Help a Girl Out drive collects feminine products to fight period poverty

Learn how to help at livestreamed event hosted by Berks Women in Motion on January 30th at 6:30 PM or Kickoff at Be Mine Boutique on February 1st at 5:30 PM.

Several years ago Suzanne Cody was volunteering at the Children’s Home of Reading when she heard whispers that they were running low on period products. This was her first introduction to period poverty, an often-unspoken public health crisis.

Period poverty is defined as inadequate access to menstrual hygiene products and education, which disproportionally effects lower-income families According to the Alliance for Period Supplies, 1 in 7 women and girls between the age of 12 and 44 lives below the Federal Poverty Line in Pennsylvania.

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Without access to these products, many women who are already struggling to make ends meet cannot go to work. 1 in 4 teens in the US has missed class due to lack of access to period supplies. Many women and girls resort to using other items on hand, such as shoe insoles, toilet paper, cardboard, or socks, which can lead to dangerous infections.

Shocked and horrified, Suzanne shared her concern with Liz Hafer, Chairwoman of the Berks Women in Motion networking group. “BWIM is not only a networking group,” Liz explains. “One of our key components is community outreach, focusing on local non-profits and organizations that help women and children. Our members are advocates for women in business, and individually and collectively give back to those in need. Knowing this message needed to be heard, I suggested Suzanne make a short presentation at an upcoming luncheon.”

The message was well received, and after her talk Suzanne met Stacy Perlaki, who worked at Opportunity House, and Alison Pakradooni, owner of Be Mine Boutique in West Reading. Together, they created the first Help a Girl Out drive.

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Help a Girl Out is now in its third year. They collect diapers, pads, tampons, period underwear, wipes, and incontinence products—basically everything from cradle to grave. These products are then distributed to four local organizations.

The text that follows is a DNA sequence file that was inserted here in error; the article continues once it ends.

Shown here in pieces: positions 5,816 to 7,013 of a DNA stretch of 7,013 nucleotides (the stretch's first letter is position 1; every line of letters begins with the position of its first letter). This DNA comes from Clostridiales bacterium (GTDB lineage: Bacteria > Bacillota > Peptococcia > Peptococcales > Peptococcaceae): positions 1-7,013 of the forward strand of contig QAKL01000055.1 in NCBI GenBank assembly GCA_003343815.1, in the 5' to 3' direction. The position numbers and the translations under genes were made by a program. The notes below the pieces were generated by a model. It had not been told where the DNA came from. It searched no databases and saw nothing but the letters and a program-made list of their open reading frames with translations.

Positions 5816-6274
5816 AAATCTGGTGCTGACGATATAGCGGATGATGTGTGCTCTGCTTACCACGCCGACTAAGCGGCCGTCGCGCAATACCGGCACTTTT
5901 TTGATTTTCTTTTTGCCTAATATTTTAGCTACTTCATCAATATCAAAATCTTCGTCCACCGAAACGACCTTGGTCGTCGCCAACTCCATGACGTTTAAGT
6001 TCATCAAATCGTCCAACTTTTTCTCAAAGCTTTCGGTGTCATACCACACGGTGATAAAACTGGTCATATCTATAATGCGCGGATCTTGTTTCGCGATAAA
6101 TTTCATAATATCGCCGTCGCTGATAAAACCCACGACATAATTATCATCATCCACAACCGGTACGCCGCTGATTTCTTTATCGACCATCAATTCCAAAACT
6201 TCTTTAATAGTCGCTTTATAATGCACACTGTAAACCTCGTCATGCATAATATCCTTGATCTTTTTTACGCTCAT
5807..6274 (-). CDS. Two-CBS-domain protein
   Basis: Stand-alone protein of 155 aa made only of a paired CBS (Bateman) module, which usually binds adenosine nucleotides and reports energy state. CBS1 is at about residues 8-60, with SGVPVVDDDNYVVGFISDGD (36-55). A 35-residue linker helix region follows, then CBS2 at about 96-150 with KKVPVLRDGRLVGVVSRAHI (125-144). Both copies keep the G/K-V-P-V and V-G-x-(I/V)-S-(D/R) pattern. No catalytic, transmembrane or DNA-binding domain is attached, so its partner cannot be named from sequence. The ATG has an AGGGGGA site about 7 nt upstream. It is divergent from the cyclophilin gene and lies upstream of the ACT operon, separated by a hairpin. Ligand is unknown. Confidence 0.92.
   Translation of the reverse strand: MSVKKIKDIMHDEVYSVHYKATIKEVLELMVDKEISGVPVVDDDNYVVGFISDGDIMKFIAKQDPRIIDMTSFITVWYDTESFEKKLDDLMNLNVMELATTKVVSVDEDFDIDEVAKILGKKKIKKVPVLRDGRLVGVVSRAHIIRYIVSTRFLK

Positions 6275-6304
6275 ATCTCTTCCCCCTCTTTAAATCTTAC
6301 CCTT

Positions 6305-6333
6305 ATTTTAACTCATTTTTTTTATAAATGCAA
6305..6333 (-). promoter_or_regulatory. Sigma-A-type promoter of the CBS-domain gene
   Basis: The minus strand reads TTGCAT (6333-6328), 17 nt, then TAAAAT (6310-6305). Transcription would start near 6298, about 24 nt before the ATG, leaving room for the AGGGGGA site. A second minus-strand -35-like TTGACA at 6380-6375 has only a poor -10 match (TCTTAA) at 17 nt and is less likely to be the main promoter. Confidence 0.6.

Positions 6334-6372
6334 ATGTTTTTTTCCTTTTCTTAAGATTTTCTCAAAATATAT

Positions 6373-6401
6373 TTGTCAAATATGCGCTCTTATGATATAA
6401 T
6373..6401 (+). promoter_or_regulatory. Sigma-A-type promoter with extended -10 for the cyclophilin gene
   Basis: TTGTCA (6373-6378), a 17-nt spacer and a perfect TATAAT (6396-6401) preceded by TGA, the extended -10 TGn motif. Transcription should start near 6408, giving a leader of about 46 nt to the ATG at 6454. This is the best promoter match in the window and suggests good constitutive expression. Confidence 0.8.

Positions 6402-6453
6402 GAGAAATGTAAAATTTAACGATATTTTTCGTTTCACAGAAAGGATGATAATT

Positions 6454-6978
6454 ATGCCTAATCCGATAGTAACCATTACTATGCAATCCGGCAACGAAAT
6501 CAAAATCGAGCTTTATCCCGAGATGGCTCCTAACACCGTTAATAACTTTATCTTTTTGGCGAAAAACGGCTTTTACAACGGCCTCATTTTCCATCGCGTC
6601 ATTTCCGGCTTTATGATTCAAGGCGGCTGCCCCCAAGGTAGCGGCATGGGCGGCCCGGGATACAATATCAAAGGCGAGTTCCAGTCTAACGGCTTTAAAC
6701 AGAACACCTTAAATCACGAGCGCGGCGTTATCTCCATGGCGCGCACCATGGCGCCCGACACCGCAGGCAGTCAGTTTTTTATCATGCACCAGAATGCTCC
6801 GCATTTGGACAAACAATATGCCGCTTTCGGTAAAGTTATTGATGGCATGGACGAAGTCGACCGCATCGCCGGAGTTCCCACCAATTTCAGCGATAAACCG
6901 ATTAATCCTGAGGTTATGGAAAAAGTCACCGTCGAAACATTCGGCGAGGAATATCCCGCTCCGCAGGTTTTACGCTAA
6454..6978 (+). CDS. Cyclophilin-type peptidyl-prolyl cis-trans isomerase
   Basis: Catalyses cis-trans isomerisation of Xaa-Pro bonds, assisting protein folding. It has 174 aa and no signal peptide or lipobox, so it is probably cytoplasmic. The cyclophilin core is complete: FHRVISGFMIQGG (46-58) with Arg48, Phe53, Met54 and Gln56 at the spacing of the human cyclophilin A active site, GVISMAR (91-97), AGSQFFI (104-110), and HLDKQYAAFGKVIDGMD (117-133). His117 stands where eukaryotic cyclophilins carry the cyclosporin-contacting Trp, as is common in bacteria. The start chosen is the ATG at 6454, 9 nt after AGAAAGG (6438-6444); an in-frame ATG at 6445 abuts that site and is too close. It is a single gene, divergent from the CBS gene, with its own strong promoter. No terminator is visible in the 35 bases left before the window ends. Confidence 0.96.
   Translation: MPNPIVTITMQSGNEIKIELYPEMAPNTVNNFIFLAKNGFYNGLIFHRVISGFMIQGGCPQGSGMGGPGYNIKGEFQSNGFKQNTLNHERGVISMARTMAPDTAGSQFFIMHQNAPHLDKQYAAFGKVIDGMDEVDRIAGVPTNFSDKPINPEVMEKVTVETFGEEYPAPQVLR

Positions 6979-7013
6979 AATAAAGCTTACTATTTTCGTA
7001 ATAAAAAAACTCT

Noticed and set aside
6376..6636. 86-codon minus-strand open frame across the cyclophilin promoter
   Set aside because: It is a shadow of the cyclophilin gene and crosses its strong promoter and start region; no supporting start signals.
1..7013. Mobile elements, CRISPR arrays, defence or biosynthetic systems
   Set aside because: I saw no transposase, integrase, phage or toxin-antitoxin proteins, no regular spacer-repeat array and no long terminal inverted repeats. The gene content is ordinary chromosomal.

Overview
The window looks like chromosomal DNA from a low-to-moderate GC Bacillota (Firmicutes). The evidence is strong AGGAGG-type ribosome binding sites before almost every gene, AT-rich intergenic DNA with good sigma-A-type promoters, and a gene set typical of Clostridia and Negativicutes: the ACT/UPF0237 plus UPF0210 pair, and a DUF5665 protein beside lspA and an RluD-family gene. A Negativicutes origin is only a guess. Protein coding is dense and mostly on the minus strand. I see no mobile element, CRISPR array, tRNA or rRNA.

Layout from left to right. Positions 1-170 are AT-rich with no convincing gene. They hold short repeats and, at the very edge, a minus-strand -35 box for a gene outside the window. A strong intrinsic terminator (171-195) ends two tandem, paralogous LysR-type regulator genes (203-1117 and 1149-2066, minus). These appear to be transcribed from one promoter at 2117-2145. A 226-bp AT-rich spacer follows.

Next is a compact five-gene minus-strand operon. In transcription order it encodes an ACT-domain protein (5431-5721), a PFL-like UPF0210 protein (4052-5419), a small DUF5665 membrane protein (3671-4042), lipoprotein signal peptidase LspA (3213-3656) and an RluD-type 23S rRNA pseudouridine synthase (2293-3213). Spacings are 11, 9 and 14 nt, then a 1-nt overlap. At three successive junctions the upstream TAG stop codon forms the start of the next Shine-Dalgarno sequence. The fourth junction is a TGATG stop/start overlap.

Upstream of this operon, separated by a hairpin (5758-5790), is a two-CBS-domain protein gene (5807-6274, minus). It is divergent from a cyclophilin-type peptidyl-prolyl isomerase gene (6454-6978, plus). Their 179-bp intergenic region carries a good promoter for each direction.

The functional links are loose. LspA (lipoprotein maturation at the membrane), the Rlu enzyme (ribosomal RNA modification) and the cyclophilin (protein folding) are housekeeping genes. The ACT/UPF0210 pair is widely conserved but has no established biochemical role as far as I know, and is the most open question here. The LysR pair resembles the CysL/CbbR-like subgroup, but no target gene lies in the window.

Their last drive collected just under 30,000 units of feminine products. This year they are hoping for even more donations to split between Opportunity House, Children’s Home of Reading, Safe Berks, and the LGBT Center of Greater Reading.

To learn more about menstrual equity and how you can be part of the solution, the community is invited to a livestreamed discussion on the Berks Women in Motion Facebook page on Tuesday, January 30th at 6:30 PM.

The campaign will kick off on Thursday, February 1st at 5:30 PM at the Be Mine Boutique in West Reading, where you can meet the community partners, enjoy wine and cookies, and pick up a donation bin to collect products throughout the month. Those donations should be returned to Muhlenberg Greene Architects in Wyomissing by noon on March 1st.

“There’s a lot of stigma around this issue,” Suzanne shares. “I just want to bring awareness to this very upsetting need here in our community. No woman should have to miss work and no girl should have to miss school because they’re getting their period. It’s time to change that.”

For more information about the drive, or register for the kickoff event visit mg-architects.com/events/help-a-girl-out-product-drive-57a4y

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Berks Weekly
Berks Weekly
Berks Weekly is an independent and locally owned digital newspaper covering the City of Reading and Berks County. Subscribe today: berksweekly.com/subscribe
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